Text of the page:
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Talking stocks, trading, and investing in general

Discussion in 'Business, Careers & Education' started by mikeman, Feb 2, 2011.

  1. heartworm

    heartworm Senior member

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    How do you guys feel about buying for long term holding right now? Many good companies are down 20% right now compared to 3 months ago.
     
  2. HgaleK

    HgaleK Senior member

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    What's your goal, what's your risk tolerance, how actively do you plan to trade, and how much do you know about the stock market?

    Edit: Javyn- that's why I don't like penny stocks. Mass market behavior is reliable.
     
    Last edited: Aug 11, 2011
  3. heartworm

    heartworm Senior member

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    I'm new to investing. My risk tolerance is high since I'm young and probably won't need the money in the next 5 years. I'm not sure what you mean by how actively I plan to trade... I want to hold on to these shares for years, they're businesses that I consider worth investing in anyways, they're just cheap now because the whole market is down.
     
  4. HgaleK

    HgaleK Senior member

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    "I want to hold on to these shares for years, they're businesses that I consider worth investing in anyways, they're just cheap now because the whole market is down."

    I wouldn't be surprised if the market completely eats shit in the next 5 years, but if you believe in the companies and view them as cheap then there's no reason not to buy...
     
  5. heartworm

    heartworm Senior member

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    Okay, so would you place them somewhere else instead? It's not a lot of money right now, but I'm planning to invest a big chunk of my paychecks the next couple of years in stocks and bonds. Maybe commodities as well, but don't feel that I know enough to invest in them, the whole gold/silver thing seems quite risky right now.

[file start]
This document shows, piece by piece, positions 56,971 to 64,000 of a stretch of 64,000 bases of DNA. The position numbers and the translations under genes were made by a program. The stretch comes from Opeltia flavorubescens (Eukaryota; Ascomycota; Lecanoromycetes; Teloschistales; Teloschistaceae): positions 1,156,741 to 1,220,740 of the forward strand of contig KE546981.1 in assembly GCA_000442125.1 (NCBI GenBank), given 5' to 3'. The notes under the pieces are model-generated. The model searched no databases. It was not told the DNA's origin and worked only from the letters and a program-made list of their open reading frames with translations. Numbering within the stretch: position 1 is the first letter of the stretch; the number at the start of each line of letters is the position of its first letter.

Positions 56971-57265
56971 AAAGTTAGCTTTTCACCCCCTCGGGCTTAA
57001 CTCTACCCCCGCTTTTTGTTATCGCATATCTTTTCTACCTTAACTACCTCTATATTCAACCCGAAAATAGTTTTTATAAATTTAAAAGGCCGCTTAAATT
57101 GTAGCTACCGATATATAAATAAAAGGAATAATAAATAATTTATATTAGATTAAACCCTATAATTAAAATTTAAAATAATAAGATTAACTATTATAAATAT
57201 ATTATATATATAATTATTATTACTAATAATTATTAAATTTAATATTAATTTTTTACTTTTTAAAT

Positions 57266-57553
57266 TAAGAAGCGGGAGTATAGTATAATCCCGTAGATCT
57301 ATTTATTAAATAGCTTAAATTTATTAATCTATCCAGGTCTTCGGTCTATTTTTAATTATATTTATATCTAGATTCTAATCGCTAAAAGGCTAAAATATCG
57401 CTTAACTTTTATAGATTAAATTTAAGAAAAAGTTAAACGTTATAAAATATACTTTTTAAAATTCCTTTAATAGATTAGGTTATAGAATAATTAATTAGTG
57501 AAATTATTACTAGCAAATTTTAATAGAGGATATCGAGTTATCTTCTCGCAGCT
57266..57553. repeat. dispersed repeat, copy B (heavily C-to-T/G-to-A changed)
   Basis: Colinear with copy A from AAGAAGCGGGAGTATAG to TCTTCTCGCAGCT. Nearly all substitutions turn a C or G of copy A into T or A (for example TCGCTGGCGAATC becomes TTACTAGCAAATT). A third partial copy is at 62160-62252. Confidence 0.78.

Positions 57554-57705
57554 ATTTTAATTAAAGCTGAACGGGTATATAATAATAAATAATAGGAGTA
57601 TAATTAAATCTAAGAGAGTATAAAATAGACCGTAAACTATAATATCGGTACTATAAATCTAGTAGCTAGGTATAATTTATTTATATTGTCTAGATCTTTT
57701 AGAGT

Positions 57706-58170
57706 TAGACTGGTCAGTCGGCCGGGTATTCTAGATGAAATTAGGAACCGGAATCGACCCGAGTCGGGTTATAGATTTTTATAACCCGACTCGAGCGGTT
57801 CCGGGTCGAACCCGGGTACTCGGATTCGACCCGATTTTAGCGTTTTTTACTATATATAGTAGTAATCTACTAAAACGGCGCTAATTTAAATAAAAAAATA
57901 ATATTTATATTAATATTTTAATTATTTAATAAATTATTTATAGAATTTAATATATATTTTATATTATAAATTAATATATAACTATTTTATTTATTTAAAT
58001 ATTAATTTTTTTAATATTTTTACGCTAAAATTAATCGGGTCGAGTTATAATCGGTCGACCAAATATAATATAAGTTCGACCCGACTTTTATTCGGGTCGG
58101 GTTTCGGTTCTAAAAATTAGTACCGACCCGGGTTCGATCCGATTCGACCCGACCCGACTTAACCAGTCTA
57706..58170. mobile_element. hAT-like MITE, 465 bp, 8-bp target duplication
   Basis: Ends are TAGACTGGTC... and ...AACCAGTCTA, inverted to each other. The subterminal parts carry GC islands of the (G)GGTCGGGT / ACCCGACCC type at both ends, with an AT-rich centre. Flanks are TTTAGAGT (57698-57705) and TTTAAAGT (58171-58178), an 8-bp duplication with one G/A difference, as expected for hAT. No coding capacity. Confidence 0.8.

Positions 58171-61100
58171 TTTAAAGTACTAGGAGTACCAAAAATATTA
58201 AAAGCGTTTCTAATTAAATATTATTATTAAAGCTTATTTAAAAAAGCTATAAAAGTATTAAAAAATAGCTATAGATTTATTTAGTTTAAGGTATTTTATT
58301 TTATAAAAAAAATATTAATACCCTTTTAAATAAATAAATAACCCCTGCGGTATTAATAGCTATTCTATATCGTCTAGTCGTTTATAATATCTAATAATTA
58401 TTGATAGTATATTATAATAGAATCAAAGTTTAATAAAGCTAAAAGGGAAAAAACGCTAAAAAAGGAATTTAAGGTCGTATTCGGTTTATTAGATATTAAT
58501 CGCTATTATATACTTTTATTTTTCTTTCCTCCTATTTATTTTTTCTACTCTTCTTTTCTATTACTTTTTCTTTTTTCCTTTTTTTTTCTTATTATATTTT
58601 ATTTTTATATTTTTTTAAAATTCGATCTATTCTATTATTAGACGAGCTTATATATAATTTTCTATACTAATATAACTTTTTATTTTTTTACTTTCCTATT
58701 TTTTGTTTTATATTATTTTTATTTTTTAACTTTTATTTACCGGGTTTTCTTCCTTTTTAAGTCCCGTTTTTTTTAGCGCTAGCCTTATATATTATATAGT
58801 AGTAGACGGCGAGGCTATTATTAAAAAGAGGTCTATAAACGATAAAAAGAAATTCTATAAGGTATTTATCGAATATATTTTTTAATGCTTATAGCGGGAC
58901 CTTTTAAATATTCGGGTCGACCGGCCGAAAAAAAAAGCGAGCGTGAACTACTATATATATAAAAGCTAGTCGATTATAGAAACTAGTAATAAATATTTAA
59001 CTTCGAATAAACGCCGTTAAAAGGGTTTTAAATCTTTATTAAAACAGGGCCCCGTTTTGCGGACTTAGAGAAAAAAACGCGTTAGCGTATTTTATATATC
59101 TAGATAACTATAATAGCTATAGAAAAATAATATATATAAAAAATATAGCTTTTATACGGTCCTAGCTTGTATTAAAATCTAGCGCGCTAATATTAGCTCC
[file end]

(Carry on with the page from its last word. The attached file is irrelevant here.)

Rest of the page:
6. HgaleK

    HgaleK Senior member

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    I wouldn't touch commodities unless you really really really really want to get to know your individual markets.

    I love stocks. I think they're at a great price right now for long positions. I also think it's a bad idea to buy and forget. I don't like bonds simply because I haven't studied or traded them.

    My big issue with going really long is the way that the chart of the SPX looks (it's a little clearer if you use a log chart). We aren't going up at a steady rate at the moment like we were between '50 and '66 or '75 and '95. It's up/down/up/down/up. We're either going to bust out of the high and move on up, or go hard down again and then move up. That being the case, you want to make sure that you're getting fundamentally sound companies with excellent management, that put out a good dividend. It's also important to have a decent appetite for risk, loss, and learning about the market.

    Gold is likely to be an excellent investment for the foreseeable near future. Silver may get a pretty jump in speculative investment, but that's just gambling. Gold is heavily overbought, but should settle down in price as the market recovers. GLD's channel range right now has it between 170 high and 140 low. If it hits 150-160, it's probably going to make you money pretty quickly (a month or two) (though it's important to realize that unrealized gains aren't gains until they're realized). Gold won't be risky until it starts exhibiting later stage bubble behavior, which is a change in growth rate.

    What stocks are you looking at buying?
     
  7. heartworm

    heartworm Senior member